Learn your neighbors’ namesThis is Good Neighboring 101 but you’d be surprised how many people have lived next to someone for years and don’t know the first thing about them. Good neighbors will make the little extra effort to learn their neighbors’ names and a few things about their lives, like how long they’ve lived in the area, where they work, or if they have kids or pets, Tsai says. The payoff can be great. It will make you feel more connected to those around you but it can also help make your neighborhood safer—neighbors who know each other are more likely to watch out for each other. One of the best defenses against a home break-in is a neighbor who knows your schedule and notices something out of the ordinary. Check out 15 more ways you can be a good neighbor.
Pick up your dog’s poop“It’s just plain rude to leave dog excrement in public neighborhood areas or in other people’s yards,” says Erin Askeland, certified pet behavior expert at Camp Bow Wow. “Not only is it rude, but it’s also gross; dog excrement can transmit diseases, damage plants and grass, and, let’s be honest, doesn’t have the most pleasant smell.” Good neighbors understand that it is their responsibility as pet owners to clean up after their animals, she says.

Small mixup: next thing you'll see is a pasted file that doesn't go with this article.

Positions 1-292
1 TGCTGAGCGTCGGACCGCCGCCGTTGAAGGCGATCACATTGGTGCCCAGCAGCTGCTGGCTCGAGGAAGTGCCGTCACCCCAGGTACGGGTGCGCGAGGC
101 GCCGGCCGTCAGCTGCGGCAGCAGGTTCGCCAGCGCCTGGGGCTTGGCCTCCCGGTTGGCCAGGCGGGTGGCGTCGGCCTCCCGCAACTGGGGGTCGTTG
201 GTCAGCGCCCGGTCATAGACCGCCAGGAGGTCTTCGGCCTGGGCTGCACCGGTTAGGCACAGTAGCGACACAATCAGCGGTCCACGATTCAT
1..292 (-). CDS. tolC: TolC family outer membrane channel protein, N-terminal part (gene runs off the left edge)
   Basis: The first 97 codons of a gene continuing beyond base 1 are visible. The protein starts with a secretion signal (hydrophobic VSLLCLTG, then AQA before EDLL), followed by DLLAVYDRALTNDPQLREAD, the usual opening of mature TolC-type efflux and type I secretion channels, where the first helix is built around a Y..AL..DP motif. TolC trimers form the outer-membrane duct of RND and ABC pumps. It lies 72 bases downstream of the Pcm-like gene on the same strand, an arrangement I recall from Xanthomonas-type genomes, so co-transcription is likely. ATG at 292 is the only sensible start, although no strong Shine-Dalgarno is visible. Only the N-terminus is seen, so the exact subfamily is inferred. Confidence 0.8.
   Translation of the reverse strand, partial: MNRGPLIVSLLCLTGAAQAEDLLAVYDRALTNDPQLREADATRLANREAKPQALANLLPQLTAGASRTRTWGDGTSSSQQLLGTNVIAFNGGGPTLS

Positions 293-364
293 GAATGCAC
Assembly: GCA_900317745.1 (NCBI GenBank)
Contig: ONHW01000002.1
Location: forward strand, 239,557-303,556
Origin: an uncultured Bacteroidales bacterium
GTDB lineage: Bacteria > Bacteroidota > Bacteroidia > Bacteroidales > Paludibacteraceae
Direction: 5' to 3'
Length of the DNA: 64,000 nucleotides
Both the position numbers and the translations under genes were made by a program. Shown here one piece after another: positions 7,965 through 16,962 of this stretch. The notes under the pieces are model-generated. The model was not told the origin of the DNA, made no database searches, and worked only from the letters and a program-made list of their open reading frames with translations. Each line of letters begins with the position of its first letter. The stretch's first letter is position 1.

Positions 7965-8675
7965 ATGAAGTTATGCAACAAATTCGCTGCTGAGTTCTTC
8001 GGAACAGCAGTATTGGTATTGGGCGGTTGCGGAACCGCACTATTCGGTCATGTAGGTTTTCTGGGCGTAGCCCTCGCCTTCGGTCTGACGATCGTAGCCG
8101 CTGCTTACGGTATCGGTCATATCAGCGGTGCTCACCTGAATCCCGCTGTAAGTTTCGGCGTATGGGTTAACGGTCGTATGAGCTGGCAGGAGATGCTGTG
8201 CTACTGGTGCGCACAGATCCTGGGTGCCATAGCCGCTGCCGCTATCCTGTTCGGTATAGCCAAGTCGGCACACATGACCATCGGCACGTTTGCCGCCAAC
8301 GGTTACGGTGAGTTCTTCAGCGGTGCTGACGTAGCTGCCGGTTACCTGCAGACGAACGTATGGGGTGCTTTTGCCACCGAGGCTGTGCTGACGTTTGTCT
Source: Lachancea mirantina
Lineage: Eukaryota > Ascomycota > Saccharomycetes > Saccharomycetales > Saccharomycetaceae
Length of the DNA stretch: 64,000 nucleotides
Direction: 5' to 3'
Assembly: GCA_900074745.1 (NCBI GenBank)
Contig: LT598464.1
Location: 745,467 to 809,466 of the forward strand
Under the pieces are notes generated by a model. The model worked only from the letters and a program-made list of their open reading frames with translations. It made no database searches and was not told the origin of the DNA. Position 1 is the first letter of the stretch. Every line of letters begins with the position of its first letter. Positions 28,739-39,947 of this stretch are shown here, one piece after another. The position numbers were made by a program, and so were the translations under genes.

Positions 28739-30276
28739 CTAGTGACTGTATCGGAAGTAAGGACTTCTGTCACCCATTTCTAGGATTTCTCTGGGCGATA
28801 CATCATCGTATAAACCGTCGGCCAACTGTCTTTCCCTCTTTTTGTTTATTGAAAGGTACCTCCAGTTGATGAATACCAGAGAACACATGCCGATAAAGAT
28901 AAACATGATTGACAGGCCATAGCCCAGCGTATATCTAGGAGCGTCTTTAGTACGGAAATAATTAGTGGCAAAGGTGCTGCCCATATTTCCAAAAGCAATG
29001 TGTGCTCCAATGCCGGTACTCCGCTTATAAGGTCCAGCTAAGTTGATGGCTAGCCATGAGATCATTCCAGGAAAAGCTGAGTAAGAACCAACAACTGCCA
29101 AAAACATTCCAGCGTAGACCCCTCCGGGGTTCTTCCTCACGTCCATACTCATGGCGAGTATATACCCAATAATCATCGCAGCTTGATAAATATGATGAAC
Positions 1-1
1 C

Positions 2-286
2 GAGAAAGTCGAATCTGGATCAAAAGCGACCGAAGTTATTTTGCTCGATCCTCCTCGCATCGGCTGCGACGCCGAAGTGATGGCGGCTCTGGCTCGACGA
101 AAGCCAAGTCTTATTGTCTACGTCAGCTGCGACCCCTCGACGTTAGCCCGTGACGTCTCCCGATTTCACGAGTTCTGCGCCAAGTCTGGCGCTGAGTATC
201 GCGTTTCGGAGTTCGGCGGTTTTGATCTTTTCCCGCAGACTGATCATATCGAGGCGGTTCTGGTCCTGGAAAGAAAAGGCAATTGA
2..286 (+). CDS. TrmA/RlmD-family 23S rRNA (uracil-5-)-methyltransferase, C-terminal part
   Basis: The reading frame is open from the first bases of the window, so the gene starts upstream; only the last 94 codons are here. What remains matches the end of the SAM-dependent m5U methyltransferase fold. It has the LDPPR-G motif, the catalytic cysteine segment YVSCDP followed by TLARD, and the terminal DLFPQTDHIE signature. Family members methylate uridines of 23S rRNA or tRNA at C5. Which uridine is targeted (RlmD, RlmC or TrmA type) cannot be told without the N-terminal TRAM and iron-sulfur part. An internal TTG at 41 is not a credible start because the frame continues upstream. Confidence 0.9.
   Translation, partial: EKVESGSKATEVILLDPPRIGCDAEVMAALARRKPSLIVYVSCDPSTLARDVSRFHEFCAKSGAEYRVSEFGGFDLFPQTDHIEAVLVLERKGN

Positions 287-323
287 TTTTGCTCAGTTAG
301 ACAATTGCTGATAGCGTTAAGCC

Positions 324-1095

Give your neighbors the benefit of the doubtDo the teens next door have crazy hair and tattoos? Does the neighbor across the way practice a “weird” religion? Does the guy next door drive a big white van? Instead of assuming your neighbors are hoodlums, terrorists, or serial killers, give them the benefit of the doubt, Gottsman says. This doesn’t mean ignoring when people do bad things or putting yourself in unsafe situations, it simply means seeing people as people first and looking for other possible explanations for their behavior besides negative ones. You don’t have to be their best friend but you should treat them with respect and kindness, no matter what, Tsai says.